World Changing: A User's Guide for the 21st Century, part 2

BlogHer Original Post

World Changing package Before I provide my second list of links gleaned from World Changing: A Users's Guide for the 21st Century, edited by Alex Steffen (Abrams, 2006), I want to give you a couple of related links that came from the blogosphere. (Here's the original post on this book.)

Shelley Powers, writing in Just Shelley, pointed out a site called WaterSANA that has frequent videos about water, health, imagination, and living the green life.

Limor Fried, who will be a keynoter at SXSW Interactive this year, says she is interesed in "industrial design, holistic engineering, machining, fashion, bicycle design and modification, hacking consumer electronics, Design Noir, color print photography, and glassblowing. Oh yeah, and electronics." She runs a business with Phil Torreone of Make Magazine called Adafruit that is about making DIY electronic kits. (I mentioned Make Magazine in my first post about World Changing: A Users's Guide for the 21st Century.)

Okay, on to some links from the book:

  • World Changing, the site that started it all
  • Free Geek, a nonprofit based in Portland, Oregon, rebuilds junked computers. It loads them up with free software and gives them to low-income people everywhere. Yes, they will take your old computer.
  • The Institute for OneWorld Health is a non profit pharmacutical company. You read that right, it isn't a misprint. Dr. Victoria G. Hale is the founder of this company, which aims to develop safe and affordable medicines.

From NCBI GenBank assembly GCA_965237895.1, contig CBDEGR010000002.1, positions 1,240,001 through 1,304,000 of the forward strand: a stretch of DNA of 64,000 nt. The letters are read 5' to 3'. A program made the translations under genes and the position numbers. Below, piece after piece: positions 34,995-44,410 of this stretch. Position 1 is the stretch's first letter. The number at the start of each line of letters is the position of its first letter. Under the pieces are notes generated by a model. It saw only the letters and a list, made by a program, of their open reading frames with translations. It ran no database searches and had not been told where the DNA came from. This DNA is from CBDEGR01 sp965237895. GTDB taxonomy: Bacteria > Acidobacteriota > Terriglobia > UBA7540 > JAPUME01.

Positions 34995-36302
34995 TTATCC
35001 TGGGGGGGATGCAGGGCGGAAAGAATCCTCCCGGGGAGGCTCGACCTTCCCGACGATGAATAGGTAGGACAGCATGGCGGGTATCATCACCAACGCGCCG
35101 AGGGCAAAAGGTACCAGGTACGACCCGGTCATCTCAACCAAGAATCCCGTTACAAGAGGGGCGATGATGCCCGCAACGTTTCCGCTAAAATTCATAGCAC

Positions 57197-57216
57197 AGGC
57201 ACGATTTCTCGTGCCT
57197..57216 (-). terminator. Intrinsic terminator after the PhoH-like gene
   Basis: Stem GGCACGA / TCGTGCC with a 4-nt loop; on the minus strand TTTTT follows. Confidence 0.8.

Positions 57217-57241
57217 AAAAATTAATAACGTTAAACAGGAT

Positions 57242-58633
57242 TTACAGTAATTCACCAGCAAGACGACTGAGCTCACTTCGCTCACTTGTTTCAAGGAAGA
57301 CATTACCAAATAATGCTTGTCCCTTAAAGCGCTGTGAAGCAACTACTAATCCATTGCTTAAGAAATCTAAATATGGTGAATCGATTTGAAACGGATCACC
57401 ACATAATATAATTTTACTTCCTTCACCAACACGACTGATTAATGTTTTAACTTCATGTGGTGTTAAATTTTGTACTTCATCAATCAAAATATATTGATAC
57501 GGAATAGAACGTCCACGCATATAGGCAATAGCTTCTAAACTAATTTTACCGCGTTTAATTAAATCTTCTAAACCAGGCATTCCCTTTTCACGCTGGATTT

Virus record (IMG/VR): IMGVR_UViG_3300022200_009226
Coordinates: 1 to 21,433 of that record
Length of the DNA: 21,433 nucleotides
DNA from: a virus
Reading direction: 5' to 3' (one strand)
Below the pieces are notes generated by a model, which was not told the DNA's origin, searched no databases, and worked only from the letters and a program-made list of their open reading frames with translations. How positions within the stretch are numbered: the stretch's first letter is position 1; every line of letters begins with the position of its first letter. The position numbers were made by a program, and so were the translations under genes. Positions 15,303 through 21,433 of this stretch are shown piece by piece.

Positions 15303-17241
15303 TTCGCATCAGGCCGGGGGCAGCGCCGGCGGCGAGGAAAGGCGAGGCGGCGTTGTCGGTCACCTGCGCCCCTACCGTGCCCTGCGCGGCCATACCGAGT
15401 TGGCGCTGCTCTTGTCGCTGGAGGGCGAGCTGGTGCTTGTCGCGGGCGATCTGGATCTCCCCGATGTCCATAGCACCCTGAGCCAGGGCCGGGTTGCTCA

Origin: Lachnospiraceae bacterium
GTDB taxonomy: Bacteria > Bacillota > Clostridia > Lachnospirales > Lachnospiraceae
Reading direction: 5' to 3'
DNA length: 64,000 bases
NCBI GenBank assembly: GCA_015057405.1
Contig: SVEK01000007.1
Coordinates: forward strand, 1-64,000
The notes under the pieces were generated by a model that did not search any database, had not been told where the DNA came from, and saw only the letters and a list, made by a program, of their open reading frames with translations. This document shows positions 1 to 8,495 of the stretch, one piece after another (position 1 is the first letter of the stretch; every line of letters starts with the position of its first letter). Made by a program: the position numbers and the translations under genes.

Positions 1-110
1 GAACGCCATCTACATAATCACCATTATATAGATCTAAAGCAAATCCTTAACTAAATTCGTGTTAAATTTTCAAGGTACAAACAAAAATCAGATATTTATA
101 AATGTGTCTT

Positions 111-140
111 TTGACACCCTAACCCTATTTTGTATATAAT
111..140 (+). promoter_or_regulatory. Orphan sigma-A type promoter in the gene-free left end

• < a href="">Sustainable South Bronx, under the leadership of Majora Carter is in the process of "greening the ghetto" with a variety of sustainable development projects that are taking the place of dumps and waste-processing plants. The achievements of this group can be an inspiration to all community activists.
  • Kiva lets you loan small amounts to specific individual entrepreneurs in developing counties. When the money is repaid, you can reclaim the money or loan it to another business of your choice.
  • International Futures gives you the opportunity to run systems models of the world's future based on whatever parameters you want: CO2, oil, water, agriculture, etc.
  • Gap Minder is somewhat similar to the Internation Futures system, but it is based on data from the Human Deveopment Report by the United Nations Environment Programme in 2005.
  • America Speaks organizes town-meeting like events where citizens can meet to discuss ideas for various problems.

I hope the list of resources I picked as examples from the book give you an idea of the scope of ideas for a bright green future that this book encompases. It truly is a source book for a sustainable future.

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